For information on how local governing bodies can express support for the challenge to Act 13 click here.

Visit EcoWatch’s ENERGY and FRACKING pages for more related news on this topic.

 

EcoWatch Daily Newsletter

Aerial assessment of Hurricane Sandy damage in Connecticut. Dannel Malloy / Flickr / CC BY 2.0

Extreme weather events supercharged by climate change in 2012 led to nearly 1,000 more deaths, more than 20,000 additional hospitalizations, and cost the U.S. healthcare system $10 billion, a new report finds.

Read More Show Less
Giant sequoia trees at Sequoia National Park, California. lucky-photographer / iStock / Getty Images Plus

A Bay Area conservation group struck a deal to buy and to protect the world's largest remaining privately owned sequoia forest for $15.6 million. Now it needs to raise the money, according to CNN.

Read More Show Less
Sponsored
This aerial view shows the Ogasayama Sports Park Ecopa Stadium, one of the venues for 2019 Rugby World Cup. MARTIN BUREAU / AFP / Getty Images

The Rugby World Cup starts Friday in Japan where Pacific Island teams from Samoa, Fiji and Tonga will face off against teams from industrialized nations. However, a new report from a UK-based NGO says that when the teams gather for the opening ceremony on Friday night and listen to the theme song "World In Union," the hypocrisy of climate injustice will take center stage.

Read More Show Less
Vera_Petrunina / iStock / Getty Images Plus

By Wudan Yan

In June, New York Times journalist Andy Newman wrote an article titled, "If seeing the world helps ruin it, should we stay home?" In it, he raised the question of whether or not travel by plane, boat, or car—all of which contribute to climate change, rising sea levels, and melting glaciers—might pose a moral challenge to the responsibility that each of us has to not exacerbate the already catastrophic consequences of climate change. The premise of Newman's piece rests on his assertion that traveling "somewhere far away… is the biggest single action a private citizen can take to worsen climate change."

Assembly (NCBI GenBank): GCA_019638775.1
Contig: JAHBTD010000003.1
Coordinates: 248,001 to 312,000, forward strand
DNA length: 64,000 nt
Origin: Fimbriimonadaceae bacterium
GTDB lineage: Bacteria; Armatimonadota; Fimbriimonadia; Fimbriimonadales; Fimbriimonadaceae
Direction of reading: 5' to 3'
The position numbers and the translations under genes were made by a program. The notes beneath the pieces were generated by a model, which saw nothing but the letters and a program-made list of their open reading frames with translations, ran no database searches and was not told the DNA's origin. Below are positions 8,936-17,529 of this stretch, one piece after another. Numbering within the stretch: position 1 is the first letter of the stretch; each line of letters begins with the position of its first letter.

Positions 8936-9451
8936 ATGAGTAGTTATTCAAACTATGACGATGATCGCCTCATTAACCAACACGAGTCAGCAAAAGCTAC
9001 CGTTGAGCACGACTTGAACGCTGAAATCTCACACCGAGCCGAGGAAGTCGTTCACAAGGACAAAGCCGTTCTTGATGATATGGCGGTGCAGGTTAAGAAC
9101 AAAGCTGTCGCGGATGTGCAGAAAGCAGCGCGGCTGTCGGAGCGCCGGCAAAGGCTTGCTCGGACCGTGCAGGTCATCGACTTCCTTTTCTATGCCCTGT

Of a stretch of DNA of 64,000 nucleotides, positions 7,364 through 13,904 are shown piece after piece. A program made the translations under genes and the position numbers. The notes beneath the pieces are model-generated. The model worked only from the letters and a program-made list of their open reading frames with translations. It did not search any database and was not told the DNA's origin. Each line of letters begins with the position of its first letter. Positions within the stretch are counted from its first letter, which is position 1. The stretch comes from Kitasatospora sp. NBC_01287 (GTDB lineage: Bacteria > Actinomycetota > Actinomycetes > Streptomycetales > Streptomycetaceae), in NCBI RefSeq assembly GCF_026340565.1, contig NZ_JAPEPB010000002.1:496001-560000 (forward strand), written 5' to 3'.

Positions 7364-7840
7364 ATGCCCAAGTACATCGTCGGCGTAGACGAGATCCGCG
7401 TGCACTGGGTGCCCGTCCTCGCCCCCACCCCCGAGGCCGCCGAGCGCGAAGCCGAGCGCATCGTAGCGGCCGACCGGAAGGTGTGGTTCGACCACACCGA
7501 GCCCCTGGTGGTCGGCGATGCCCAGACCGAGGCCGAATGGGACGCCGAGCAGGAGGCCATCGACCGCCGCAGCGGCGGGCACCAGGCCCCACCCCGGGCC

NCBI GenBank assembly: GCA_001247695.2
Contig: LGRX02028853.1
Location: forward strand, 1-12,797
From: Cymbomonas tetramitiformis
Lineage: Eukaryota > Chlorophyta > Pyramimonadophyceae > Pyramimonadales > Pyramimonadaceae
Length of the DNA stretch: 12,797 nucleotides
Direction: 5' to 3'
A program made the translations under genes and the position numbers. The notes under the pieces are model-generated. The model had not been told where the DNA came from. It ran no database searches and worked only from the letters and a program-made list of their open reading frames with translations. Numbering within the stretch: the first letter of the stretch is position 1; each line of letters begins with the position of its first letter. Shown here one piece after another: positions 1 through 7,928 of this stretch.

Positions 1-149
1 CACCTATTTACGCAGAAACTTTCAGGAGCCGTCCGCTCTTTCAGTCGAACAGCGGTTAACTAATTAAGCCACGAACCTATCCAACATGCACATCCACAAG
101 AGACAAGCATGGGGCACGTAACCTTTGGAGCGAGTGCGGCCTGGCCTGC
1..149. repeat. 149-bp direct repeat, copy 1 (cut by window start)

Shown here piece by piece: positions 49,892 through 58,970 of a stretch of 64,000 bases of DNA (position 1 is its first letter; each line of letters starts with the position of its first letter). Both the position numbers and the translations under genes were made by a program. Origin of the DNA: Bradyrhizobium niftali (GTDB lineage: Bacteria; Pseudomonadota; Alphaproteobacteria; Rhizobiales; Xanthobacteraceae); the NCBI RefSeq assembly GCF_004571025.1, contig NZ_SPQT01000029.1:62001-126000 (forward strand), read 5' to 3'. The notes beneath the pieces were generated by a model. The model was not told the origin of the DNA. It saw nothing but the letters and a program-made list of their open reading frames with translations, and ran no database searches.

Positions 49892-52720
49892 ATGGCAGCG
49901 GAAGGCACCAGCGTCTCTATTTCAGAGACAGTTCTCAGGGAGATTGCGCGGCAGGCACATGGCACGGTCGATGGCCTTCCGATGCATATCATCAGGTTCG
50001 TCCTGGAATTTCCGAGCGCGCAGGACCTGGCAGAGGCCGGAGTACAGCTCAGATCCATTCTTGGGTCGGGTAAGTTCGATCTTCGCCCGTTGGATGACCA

Read More Show Less
Volunteer caucasian woman giving grain to starving African children. Bartosz Hadyniak / E+ / Getty Images

By Frances Moore Lappé

Food will be scarce, expensive and less nutritious," CNN warns us in its coverage of the UN's new "Climate Change and Land" report. The New York Times announces that "Climate Change Threatens the World's Food Supply."

Read More Show Less
Sponsored
British Airways 757. Jon Osborne / Flickr / CC BY-SA 2.0

By Adam Vaughan

Two-thirds of people in the UK think the amount people fly should be reined in to tackle climate change, polling has found.

Read More Show Less
Climate Week NYC

On Monday, Sept. 23, the Climate Group will kick off its 11th annual Climate Week NYC, a chance for governments, non-profits, businesses, communities and individuals to share possible solutions to the climate crisis while world leaders gather in the city for the UN Climate Action Summit.

Read More Show Less

By Pam Radtke Russell in New Orleans

Local TV weather forecasters have become foot soldiers in the war against climate misinformation. Over the past decade, a growing number of meteorologists and weathercasters have begun addressing the climate crisis either as part of their weather forecasts, or in separate, independent news reports to help their viewers understand what is happening and why it is important.

Read More Show Less